Home ยป Why is the fact that Microsoft decided to support jQuery such a big deal?

Why is the fact that Microsoft decided to support jQuery such a big deal?


Its the first time MS is shipping an open source component they didn’t write with one of their products. This doesn’t seem like a big deal, but its almost nuclear in its implications.

Think about it… They are saying “we support this.” In an OSS product, MS has no control over the code. So, they are putting their livelihood (in some small way) into the hands of people who don’t work for MS.

I think jQuery’s popularity, the fact that it’s not mission critical code, and that the codebase is so small all came together to make for favorable circumstances for MS to dip their toe in the water.

The significance of Microsoft shipping jQuery with ASP.Net, even though it’s open source, has little or nothing to do with Microsoft supporting outside open source software and nearly everything to do with establishing a de-facto javascript framework standard.

Consider: there are currently at least 1/2 dozen javascript toolkits out there that are all very nice. These toolkits represent a huge improvement over traditional javascript development. They add power and help smooth over browser incompatibilities. Eventually you’ll have a hard time finding a web project that doesn’t use one. One day they might even be baked into your browser to save page load times. Every web developer owes it to themselves to learn one, and most understand this.

But which one? As I said, there are several out there that are an excellent technical choice. How do you choose? The problem is that you’re not really qualified to judge on the technical merits unless you learn them all, and who has time for that?

In this case it’s much easier and safer to just follow the crowd. Failing a clear technical superiority, most developers will want to pick the toolkit that gets the most adoption among other like-minded developers, for four reasons:

  • It guarantees the skill will be useful later
  • They’ll be able to find help and support for it when they need it.
  • They trust their peers to do a good job picking the framework that is technically superior, or at least technically competent.
  • Because the different options are all mainly open source, the most popular should also over time become the best technical choice.

So what we have is a situation where everyone is waiting to see which framework everyone else picks. Frankly, the lack of a clear winner among the various toolkits has hurt adoption; I know it’s prevented me personally from taking the plunge.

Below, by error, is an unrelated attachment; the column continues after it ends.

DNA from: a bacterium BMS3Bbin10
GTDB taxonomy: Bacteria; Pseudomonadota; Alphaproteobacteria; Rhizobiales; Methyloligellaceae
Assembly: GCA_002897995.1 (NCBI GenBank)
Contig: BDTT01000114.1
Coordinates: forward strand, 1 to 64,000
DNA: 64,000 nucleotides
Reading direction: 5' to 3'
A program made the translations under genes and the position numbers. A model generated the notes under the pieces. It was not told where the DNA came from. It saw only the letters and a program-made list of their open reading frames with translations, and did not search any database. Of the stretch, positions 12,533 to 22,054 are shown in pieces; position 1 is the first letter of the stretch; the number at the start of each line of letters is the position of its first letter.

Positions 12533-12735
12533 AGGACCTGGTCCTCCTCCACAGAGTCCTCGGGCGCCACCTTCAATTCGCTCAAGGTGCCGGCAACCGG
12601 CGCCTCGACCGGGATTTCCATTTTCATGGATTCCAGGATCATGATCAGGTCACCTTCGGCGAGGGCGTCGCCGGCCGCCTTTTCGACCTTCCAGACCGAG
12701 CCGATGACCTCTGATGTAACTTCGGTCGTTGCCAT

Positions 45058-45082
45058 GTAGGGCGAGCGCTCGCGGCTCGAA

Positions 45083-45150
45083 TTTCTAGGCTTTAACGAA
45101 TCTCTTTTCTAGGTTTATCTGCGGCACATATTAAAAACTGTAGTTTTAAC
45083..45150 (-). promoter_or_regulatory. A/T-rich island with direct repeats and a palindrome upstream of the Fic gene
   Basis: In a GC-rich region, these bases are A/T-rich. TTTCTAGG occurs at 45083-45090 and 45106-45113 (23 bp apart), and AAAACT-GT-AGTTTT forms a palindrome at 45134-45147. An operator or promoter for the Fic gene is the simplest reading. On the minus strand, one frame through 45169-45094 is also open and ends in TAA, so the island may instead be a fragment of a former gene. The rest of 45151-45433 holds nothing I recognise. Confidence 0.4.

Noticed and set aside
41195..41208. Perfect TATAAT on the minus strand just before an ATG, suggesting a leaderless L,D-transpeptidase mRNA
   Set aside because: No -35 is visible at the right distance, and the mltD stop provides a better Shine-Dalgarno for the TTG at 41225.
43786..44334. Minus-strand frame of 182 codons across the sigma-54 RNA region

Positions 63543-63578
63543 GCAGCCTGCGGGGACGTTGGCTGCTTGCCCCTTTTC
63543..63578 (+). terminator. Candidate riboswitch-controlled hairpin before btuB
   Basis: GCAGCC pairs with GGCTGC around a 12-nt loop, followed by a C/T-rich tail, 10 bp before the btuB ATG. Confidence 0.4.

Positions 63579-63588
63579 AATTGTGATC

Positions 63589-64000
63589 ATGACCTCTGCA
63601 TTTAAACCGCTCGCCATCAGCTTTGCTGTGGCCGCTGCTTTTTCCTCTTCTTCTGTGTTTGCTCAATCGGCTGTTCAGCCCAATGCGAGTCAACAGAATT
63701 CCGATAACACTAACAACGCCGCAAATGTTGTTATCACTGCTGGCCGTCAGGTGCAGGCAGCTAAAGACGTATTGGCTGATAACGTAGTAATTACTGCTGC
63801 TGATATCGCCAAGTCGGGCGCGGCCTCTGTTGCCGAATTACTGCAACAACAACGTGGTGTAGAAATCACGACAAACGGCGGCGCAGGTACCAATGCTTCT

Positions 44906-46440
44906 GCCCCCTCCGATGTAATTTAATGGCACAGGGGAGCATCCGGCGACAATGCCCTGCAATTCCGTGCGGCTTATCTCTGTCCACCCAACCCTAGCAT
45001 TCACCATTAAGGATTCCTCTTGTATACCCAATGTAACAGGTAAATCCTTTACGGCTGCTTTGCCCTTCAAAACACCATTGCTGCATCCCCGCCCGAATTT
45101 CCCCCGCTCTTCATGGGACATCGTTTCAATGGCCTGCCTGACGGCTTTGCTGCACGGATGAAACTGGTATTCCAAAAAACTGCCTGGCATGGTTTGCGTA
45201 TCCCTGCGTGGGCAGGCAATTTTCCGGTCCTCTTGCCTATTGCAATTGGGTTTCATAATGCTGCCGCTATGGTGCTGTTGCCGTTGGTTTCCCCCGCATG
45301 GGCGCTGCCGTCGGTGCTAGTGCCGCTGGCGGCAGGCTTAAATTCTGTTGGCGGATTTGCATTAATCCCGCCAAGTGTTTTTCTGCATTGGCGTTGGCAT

Until now. Now ASP.Net developers have a clear choice. If you use ASP.Net, you probably want to take the time to learn jQuery. Not Prototype. Not MooTools. Not something else. Your natural choice is jQuery.

Those other tools are nice as well, but for better or worse jQuery just got a huge leg up here, and this really is a popularity contest. jQuery’s emerging popularity among other platforms as well means it’s quickly becoming the de-facto javascript framework standard. Very soon you’ll have a hard time calling yourself a web developer if you don’t know jQuery, and a lot of people will look back and say that this was the tipping point.

So the real significance here has little to do with the whole “Microsoft using open source” thing. As far as I’m concerned it doesn’t matter as much whether jQuery is open source, though it may help in the long run. What does matter is that this will cause a significant number of developers to start using it, possibly enough to create a hegemony. And that’s what this space has really needed. We can finally start moving forward again in advancing client-side web development.

You have a 500 Pound Gorilla whose official company politics always stood against open source suddenly deciding to actively include and support an Open Source component for technical reasons. jQuery is not some legal requirement put on them by US or EU Anti-Trust lawsuits. It’s not forced on Microsoft through some standard or some “must-support” component. They are more or less solely choosing it for technical reasons instead of doing their usual “We reinvent the wheel, make it not as good as the free solutions and also not make it open source”.

It’s like the pope advertising condoms, it’s like the Washington Wizards winning the NBA Title, it’s like republicans voting for a 700 billion $ program, it’s like the OPEC supporting solar and wind energy… it’s something that seemed unthinkable before, even keeping in mind that Microsoft has some of the best talent working for them. In fact, most of the people I look up to are working at Microsoft now.

I can only imagine how much discussion and persuation work was needed to make this happen, and I lift my hat for the people within Microsoft who have proven that reason can succeed sometimes.

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